Paul Weber, Kuche's design director, says the company's experience of working on a Passivhaus project reinforced its commitment to designing kitchens for all of its clients that are as sustainable as possible.

He outlines the principles that underpinned Underhill and Kuche's subsequent projects: 

-All board material - such as MDF for cupboard carcasses - should be recyclable/ FSC-certified/ formaldhyde-free 
-All cabinets should be designed for easy dis-assembly and recycling
-All finishes to be natural (eg waxes) or low-VOC water-based lacquer/ powdercoating
-All worktops to be made from sustainable natural materials or made from material that is recyclable
-All appliances to have A+ energy rating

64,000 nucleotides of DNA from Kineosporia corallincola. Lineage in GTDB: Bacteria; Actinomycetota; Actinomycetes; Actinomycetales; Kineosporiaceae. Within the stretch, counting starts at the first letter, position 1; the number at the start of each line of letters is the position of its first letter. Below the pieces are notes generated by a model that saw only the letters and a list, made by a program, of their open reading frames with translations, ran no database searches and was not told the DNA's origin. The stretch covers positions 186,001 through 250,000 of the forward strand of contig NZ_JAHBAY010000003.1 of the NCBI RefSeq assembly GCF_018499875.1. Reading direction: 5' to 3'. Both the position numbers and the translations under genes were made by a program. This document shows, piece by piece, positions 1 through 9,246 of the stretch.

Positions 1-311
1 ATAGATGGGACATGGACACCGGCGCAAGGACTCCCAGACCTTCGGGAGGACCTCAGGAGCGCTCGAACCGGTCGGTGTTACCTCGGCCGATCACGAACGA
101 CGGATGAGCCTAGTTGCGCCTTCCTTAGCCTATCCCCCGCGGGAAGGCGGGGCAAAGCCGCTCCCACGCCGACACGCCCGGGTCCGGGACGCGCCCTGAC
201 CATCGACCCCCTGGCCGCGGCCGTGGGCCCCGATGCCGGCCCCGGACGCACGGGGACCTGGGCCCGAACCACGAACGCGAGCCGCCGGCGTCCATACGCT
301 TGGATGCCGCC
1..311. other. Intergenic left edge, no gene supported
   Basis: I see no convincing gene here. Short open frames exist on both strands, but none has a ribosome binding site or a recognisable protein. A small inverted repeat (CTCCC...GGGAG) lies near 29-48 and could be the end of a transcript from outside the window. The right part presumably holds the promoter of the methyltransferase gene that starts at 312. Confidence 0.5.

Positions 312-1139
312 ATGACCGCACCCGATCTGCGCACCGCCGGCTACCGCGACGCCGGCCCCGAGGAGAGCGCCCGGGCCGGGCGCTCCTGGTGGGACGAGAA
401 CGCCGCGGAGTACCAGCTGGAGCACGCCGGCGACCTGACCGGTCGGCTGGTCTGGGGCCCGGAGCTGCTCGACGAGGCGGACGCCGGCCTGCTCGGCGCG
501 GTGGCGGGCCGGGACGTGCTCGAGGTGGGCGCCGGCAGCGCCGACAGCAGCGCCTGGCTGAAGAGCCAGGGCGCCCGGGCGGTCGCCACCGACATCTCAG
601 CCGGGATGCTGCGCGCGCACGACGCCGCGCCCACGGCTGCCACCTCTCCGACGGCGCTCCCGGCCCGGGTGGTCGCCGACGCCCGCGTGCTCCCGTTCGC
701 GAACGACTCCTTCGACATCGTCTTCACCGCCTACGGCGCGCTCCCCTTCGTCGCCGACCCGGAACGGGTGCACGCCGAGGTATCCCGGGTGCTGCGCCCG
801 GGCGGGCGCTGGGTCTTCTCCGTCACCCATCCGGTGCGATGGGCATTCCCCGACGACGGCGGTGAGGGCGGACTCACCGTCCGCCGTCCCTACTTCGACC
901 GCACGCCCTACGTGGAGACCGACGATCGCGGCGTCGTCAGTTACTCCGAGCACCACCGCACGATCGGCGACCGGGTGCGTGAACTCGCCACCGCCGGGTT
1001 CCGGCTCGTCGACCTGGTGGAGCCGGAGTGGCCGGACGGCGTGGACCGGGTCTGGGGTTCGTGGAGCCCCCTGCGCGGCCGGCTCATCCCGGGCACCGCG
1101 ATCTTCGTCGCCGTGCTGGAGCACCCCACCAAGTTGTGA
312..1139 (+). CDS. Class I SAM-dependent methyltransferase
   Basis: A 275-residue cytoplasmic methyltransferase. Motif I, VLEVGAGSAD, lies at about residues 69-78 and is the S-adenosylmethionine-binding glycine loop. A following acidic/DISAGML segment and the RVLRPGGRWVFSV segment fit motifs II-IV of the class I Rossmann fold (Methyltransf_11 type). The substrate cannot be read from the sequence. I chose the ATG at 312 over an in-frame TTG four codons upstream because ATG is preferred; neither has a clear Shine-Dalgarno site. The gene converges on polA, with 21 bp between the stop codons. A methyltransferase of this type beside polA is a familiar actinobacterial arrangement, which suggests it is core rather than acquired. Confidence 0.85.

-All kitchens to incorporate areas for recycling/composting.
Weber says with the Underhill kitchen, 'the cabinets were designed for recycling and were made from FSC birch plywood with a wax finish, while doors we had made from FSC-certified MDF with a low-VOC soft touch lacquer finish. The 10m long worktop and the 3m long island unit surface are seamless and made from Durat.'
If you're not familiar with it, Durat is a Finnish solid surface material made from polyester and 30 per cent post-consumer recycled plastics. What customers like about it is not only that it contains waste plastics (collected in Sweden and Finland) and comes in fabulous colours, but that it is 100 per cent recyclable.
Painted kitchen from Woodstock.
If you have the space, ask for a designated recycling/compost section.
Maple kitchen by Woodstock Furniture. Kitchens start at around £30,000 inc VAT. www.woodstockfurnitu
Choose A+++ rated appliances such as fridges and ovens, and induction hobs
Kitchen made from American maple. Photo by Philip Koomen
This barn has been given a minimalist interior, with American white oak kitchen units.